Life is filled with ironies. Last week, I talked to legendary basketball star Cazzie Russell about a story I was doing on his alma mater, Carver High School, the subject of the Sun-Times' School of the Week series on Feb. 4. And I wrote a column on his former coach, Larry Hawkins, for the current issue of Scott Powers' Ill. Hoops newsletter.
Now Hawkins is gone. He died on Jan. 30. He was 77. I knew he was ill. He looked very frail when I last saw him in December at the Institute for Athletics and Education's annual awards banquet at the University of Chicago. But Larry always a very private person. He never talked about himself.
As basketball coach at Carver from 1959 to 1977, he produced one state runnerup (1962) and one state champion (1963) and developed many outstanding players such as Russell, Darius "Pete" Cunningham, Joe Allen, Gerry Jones and Ken Maxey.
As director of the University of Chicago's Office of Special Programs and founder of the IAE, he annually taught, tutored and counseled hundreds of African-American students from South Side schools and helped them to obtain college educations.
He was the first coach/educator I can recall who openly preached the importance of athletics in the educational process. When he began in the 1960s, most teachers and administrators ignored his philosophy. Now his sermon is almost universally accepted and advocated, especially in Chicago.
"If you counted up the number of people he impacted and directed to college, there would be more than anyone else in Chicago--and there were more non-athletes than athletes," said Maxey, who starred on the 1963 championship team, later played at Michigan and now is a career counselor at Crenshaw High School in Los Angeles.
"He was before his time in talking about athletics being an important part of education. He always emphasized academics. You had to go to class and do your homework or you couldn't play. He set kids to black colleges but he also sent them to such schools as Illinois, Michigan, Harvard, Yale and Cornell.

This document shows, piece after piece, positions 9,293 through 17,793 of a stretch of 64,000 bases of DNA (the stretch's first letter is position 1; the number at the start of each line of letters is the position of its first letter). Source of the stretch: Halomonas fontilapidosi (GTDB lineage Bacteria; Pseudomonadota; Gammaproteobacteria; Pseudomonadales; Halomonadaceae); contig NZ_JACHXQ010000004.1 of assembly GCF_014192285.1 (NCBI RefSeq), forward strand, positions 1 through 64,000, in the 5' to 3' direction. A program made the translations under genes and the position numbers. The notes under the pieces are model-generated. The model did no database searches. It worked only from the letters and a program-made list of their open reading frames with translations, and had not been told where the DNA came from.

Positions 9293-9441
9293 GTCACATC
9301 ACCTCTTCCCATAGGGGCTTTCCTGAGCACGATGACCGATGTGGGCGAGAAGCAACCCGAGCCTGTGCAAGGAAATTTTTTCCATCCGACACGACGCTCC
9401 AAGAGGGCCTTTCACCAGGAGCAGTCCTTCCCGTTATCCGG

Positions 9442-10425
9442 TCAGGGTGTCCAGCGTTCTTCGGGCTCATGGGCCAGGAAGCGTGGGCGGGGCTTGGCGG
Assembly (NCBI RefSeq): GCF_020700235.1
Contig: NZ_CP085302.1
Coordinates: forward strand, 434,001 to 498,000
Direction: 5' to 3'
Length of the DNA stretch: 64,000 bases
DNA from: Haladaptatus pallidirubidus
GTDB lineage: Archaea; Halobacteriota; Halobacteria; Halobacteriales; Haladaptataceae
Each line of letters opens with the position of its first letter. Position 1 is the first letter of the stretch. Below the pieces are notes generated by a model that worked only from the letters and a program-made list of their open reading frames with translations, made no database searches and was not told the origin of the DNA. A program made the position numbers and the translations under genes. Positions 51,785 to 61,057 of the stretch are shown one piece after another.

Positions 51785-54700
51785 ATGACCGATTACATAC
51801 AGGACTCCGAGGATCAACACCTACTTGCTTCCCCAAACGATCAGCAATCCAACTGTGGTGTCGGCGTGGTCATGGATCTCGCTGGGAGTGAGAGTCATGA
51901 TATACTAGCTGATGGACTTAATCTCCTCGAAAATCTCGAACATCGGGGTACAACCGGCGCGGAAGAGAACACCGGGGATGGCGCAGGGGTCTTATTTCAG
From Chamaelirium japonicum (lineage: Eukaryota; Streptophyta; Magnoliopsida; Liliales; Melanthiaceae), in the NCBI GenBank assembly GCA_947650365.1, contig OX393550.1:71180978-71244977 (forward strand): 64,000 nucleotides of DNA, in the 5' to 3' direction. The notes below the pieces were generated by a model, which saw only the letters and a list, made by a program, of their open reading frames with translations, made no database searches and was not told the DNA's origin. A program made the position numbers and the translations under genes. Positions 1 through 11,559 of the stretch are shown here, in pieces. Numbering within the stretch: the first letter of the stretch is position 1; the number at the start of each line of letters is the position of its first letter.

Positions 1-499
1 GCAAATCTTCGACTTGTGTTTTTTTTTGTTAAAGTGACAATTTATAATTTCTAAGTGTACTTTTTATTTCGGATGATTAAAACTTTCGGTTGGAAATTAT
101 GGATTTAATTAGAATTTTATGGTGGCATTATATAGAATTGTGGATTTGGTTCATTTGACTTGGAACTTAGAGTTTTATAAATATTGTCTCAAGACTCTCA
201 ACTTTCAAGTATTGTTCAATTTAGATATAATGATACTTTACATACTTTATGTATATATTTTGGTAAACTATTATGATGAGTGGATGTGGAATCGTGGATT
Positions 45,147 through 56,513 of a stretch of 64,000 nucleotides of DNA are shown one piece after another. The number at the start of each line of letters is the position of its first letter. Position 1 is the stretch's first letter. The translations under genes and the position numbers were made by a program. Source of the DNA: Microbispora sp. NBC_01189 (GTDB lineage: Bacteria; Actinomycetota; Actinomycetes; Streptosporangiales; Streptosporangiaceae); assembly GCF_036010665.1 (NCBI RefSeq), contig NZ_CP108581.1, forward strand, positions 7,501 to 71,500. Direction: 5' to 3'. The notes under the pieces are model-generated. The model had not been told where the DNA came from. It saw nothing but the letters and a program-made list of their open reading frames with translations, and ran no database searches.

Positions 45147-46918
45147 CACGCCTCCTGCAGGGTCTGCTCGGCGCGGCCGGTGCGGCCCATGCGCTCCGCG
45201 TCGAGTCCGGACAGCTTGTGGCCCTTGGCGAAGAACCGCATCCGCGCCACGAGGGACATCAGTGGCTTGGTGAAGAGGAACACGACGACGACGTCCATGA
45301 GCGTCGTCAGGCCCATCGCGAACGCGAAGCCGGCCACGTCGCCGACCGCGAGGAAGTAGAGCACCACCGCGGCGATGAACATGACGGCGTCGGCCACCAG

"He was a man's man. Most of his teaching wasn't about basketball, it was about teaching about life. He taught us a way to deal with the cruel world at a time when we were coming out of Altgeld Gardens. He taught us a sense of striving for excellence, to put your heart into whatever you did."
Anyone who met him was immediately struck by his warmth and charm, even though you got the feeling that nobody ever really got too close to him. He liked music, jazz, folk dancing, salsa, lemon drop soup and red wine. But mostly he was into helping poor kids get opportunities to succeed in life.
One of his crusades was trying to attract more young men and women into the coaching profession, then finding ways to properly train them to develop boys and girls. He insisted that many coaches were only trained to teach X's and O's, not such things as discipline, values, priorities and sportsmanship.
His philosophy was simple and to the point: "It is important for kids to have a chance in life. Generally, families do that. But sometimes they need help," he said.
"I like most of what I have done," he once told me. "I have been able to get done what I though I'd like to get done. I never thought we'd win the war but we have won some pretty good skirmishes. What I see that is gratifying is more people are talking about it in a lot of ways."